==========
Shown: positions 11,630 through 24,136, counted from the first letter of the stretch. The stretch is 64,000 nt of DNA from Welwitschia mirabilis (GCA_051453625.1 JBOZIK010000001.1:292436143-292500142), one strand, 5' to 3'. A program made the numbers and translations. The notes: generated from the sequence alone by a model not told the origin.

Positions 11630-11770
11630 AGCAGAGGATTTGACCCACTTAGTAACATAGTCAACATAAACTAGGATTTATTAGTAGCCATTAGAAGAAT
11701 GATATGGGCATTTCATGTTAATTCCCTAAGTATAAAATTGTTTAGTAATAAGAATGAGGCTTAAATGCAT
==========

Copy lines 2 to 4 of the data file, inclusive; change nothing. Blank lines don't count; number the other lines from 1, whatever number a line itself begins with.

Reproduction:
Positions 11630-11770
11630 AGCAGAGGATTTGACCCACTTAGTAACATAGTCAACATAAACTAGGATTTATTAGTAGCCATTAGAAGAAT
11701 GATATGGGCATTTCATGTTAATTCCCTAAGTATAAAATTGTTTAGTAATAAGAATGAGGCTTAAATGCAT